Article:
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Statement: PLO will not be drawn into armed conflict in Syria

April 10, 2015 9:26 P.M. (Updated: April 14, 2015 12:26 P.M.)
BETHLEHEM (Ma'an) -- The Palestine Liberation Organization will not be drawn into an armed campaign in the beleaguered Palestinian refugee camp of Yarmouk, a statement said Friday.

The PLO said: "We refuse to be drawn into any armed campaign, whatever its nature or cover," and called for a resort "to other means to spare the blood of our people."

The statement contradicts earlier PLO backing for a joint military operation to be formed with the Syrian government to expel the Islamic State group from the Damascus-area camp.

On Thursday, during a meeting in Damascus, PLO official Ahmed Majdalani said that 14 Palestinian factions supported "a security solution that will be carried out in partnership with the Syrian state" in order to clear the camp of extremist militants.

Following his comments, on Friday, senior Fatah official Major-General Tawfiq al-Tirawi called on party members in Lebanon and Syria to arm themselves and head to Yarmouk to fight IS.

Al-Tirawi told Ma'an that although Palestinian refugees are neutral in Syria's civil war, "terrorist groups like IS, al-Nusra Front and others" had pushed Palestinians into the conflict.

The PLO has long sought a policy of non-interference in the internal affairs of Arab nations.

In Friday's statement, the organisation confirmed "its permanent position in refusing to be drawn into the midst of the ongoing conflict in Syria," as well as "its absolute refusal to be part of the ongoing armed conflict in al-Yarmouk refugee camp."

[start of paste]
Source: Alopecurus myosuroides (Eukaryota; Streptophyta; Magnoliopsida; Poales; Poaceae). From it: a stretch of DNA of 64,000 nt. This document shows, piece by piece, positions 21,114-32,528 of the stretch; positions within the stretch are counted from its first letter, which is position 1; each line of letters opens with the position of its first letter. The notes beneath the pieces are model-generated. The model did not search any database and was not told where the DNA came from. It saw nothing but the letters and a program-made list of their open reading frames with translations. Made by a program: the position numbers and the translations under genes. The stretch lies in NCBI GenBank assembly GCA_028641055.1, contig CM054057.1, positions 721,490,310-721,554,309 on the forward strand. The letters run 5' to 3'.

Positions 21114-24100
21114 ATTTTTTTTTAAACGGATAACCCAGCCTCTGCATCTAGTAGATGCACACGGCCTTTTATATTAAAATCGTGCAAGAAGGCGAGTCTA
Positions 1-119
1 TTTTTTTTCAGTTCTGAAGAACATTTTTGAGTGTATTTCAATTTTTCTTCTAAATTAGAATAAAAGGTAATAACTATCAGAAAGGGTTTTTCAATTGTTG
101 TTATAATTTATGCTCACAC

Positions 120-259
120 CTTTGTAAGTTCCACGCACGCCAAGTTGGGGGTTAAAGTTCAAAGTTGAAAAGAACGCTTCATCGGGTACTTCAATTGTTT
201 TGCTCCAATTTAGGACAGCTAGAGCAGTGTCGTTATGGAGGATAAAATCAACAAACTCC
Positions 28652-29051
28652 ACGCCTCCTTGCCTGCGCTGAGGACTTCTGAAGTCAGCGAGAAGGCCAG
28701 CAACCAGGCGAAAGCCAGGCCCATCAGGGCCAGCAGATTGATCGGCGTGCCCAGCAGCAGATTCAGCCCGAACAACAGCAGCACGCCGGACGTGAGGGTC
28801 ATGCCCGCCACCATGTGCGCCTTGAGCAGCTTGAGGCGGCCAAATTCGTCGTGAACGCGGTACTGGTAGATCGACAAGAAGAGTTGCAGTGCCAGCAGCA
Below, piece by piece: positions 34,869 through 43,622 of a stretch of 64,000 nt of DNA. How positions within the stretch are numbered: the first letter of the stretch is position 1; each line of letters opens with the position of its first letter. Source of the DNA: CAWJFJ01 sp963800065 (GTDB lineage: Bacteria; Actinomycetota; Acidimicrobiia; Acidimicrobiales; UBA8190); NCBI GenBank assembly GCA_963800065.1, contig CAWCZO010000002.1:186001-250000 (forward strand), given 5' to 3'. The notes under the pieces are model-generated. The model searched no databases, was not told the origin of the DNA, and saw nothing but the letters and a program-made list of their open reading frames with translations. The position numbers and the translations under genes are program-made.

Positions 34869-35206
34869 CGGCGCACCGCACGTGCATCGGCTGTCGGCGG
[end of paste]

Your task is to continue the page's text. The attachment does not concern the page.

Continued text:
The PLO said it would "work in order to stop all forms of aggression and armed actions" in coordination with the UN agency for Palestinian refugees UNRWA, as well as "all parties that have a common interest not to drag the camp to more devastation."

'The deepest circle of hell'

The IS advance into Yarmouk has sparked international concern and warnings from rights and aid groups that life in the camp has become more desperate then ever.

IS launched their attack on Apr. 1, and although Palestinians fighters were initially able to repel the assault, the group later counter-attacked and together with rival group al-Nusra Front seized up to 90 percent of the camp.

Residents who have managed to flee Yarmouk spoke this week of horrors committed by IS militants.

"I saw severed heads. They killed children in front of their parents. We were terrorized," said Ibrahim Abdel Fadel who fled with his wife and seven children.

Although hundreds of residents were evacuated, up to 18,000 residents remain inside the camp, which has been besieged by the Syrian army for more than a year.

Since the militant advance, regime forces have pounded the camp with shells and barrel bombs.

The camp was once home to 160,000 people, Syrians as well as Palestinians, but its population has dwindled since the uprising erupted in March 2011.

On Thursday, UN chief Ban Ki-moon called for action to prevent a massacre at Yarmouk, warning: "A refugee camp is beginning to resemble a death camp."

He said that the refugees, including 3,500 children, have been "turned into human shields", with armed fighters inside the camp and government forces outside.

"In the horror that is Syria, the Yarmouk refugee camp is the deepest circle of hell," Ban said, calling for the fighting to stop so aid can be delivered.

More than 230,000 people have been killed in Syria since the conflict began in March 2011 with anti-government protests which spiraled into war after a regime crackdown.

AFP contributed to this report.
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